High Precision and High Yield Fabrication of Dense Nanoparticle Arrays onto DNA Origami at Statistically Independent Binding SitesNanoscale
AbstractHigh precision, high yield, and high density self-assembly of nanoparticles into arrays is essential for nanophotonics. Spatial deviations as small as a few nanometers can alter the properties of near-field coupled optical nanostructures. Several studies have reported assemblies of few nanoparticle structures with controlled spacing using DNA nanostructures with variable yield. Here, we report multi-tether design strategies and attachment yields for homo- and hetero-nanoparticle arrays templated by DNA origami nanotubes. Nanoparticle attachment yield via DNA hybridization is comparable with streptavidin-biotin binding. Independent of the number of binding sites, >97% site-occupation was achieved with four tethers and 99.2% site-occupation is theoretically possible with five tethers. The interparticle distance was within 2 nm of all design specifications and the nanoparticle spatial deviations decreased with interparticle spacing. Modified geometric, binomial, and trinomial distributions indicate that site-bridging, steric hindrance, and electrostatic repulsion were not dominant barriers to self-assembly and both tethers and binding sites were statistically independent at high particle densities.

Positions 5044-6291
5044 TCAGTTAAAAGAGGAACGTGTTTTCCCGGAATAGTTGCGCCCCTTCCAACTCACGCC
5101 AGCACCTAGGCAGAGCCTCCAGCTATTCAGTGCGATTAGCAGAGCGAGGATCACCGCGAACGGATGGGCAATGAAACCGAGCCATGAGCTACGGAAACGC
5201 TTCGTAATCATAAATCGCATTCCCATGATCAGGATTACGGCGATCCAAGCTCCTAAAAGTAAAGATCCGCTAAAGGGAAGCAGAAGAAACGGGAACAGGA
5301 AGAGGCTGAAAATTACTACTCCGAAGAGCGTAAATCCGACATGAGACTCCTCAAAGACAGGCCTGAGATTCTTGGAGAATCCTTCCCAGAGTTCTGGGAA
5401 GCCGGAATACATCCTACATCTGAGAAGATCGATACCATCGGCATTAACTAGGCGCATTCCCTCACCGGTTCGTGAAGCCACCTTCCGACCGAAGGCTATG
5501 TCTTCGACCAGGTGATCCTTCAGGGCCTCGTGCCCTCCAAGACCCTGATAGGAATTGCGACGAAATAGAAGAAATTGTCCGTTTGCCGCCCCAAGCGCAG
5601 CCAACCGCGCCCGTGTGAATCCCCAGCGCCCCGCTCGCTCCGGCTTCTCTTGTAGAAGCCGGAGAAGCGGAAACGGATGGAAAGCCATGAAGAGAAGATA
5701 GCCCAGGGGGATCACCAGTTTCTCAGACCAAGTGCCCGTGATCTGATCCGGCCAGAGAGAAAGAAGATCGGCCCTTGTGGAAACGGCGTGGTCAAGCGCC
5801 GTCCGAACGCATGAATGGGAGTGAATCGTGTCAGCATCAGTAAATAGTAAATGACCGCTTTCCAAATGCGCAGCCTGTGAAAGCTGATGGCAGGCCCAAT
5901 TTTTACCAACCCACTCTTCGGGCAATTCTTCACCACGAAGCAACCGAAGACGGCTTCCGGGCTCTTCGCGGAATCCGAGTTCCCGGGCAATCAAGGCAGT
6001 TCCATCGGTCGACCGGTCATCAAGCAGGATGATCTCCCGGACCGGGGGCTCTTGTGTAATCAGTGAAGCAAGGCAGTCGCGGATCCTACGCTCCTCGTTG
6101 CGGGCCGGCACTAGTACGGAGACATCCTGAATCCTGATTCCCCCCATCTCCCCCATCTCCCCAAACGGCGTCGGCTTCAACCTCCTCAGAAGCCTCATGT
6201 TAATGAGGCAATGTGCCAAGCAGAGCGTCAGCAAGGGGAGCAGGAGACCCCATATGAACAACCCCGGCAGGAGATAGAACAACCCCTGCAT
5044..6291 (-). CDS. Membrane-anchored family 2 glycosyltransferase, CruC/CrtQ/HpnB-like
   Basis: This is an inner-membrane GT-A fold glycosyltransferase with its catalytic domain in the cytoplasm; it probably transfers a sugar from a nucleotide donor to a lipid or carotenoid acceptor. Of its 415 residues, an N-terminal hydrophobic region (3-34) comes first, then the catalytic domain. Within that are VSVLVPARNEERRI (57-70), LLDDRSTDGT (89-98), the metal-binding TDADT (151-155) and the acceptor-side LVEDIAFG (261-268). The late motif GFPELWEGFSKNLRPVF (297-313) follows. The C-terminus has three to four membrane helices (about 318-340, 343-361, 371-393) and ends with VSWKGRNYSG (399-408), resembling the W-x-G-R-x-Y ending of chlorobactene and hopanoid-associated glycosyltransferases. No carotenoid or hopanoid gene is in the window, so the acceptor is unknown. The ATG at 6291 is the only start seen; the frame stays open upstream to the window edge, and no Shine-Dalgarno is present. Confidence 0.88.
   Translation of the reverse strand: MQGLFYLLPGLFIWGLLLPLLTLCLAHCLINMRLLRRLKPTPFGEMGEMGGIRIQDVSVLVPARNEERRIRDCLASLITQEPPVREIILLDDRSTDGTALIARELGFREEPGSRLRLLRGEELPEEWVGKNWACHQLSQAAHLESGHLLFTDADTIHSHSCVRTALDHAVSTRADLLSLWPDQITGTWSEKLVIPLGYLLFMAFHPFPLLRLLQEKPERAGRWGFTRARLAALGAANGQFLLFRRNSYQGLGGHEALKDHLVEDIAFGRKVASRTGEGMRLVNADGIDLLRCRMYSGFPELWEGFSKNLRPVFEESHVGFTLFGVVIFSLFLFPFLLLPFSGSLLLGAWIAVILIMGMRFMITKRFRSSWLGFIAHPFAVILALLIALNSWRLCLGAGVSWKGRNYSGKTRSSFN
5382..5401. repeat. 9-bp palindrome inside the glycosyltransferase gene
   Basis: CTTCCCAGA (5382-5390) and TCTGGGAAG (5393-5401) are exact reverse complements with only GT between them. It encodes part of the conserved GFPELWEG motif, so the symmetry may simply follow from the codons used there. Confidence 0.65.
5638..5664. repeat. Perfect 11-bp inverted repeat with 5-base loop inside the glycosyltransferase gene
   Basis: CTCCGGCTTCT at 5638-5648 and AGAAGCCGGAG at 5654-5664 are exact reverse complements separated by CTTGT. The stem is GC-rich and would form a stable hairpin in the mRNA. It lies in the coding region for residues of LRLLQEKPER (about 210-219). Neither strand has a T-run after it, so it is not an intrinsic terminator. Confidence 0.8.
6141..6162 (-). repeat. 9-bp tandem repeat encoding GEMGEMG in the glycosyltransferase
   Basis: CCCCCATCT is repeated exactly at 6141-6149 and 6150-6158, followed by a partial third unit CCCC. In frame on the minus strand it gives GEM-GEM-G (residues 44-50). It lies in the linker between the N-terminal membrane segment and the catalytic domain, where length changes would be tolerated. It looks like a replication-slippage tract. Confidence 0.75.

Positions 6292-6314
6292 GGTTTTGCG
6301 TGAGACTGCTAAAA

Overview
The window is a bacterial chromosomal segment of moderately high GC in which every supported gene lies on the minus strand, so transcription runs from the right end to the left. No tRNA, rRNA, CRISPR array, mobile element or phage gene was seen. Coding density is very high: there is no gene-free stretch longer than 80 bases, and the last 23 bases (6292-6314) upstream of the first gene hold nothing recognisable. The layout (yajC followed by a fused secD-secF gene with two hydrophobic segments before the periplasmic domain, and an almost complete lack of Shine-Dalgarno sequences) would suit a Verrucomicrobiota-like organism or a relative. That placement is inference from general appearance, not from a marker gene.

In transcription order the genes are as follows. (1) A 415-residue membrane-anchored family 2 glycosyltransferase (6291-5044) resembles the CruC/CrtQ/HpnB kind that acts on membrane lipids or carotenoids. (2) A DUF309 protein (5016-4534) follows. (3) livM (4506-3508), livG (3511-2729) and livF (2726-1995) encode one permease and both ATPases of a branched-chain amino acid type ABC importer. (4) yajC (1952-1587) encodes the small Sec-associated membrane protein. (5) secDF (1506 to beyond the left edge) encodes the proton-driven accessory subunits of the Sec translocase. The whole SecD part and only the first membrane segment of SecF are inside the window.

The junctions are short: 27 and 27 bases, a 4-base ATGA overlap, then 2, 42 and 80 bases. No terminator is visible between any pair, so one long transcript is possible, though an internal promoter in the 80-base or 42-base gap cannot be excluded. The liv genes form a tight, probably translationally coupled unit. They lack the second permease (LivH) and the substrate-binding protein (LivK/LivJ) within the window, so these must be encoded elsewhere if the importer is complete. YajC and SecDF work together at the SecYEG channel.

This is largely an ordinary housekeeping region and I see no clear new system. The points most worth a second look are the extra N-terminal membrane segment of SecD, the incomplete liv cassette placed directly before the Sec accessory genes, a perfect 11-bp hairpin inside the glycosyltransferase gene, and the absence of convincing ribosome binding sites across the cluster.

Citation InformationSadao Takabayashi, William P. Klein, Craig Onodera, Blake Rapp, et al.. "High Precision and High Yield Fabrication of Dense Nanoparticle Arrays onto DNA Origami at Statistically Independent Binding Sites" Nanoscale (2014)
Available at: http://works.bepress.com/will_hughes/20/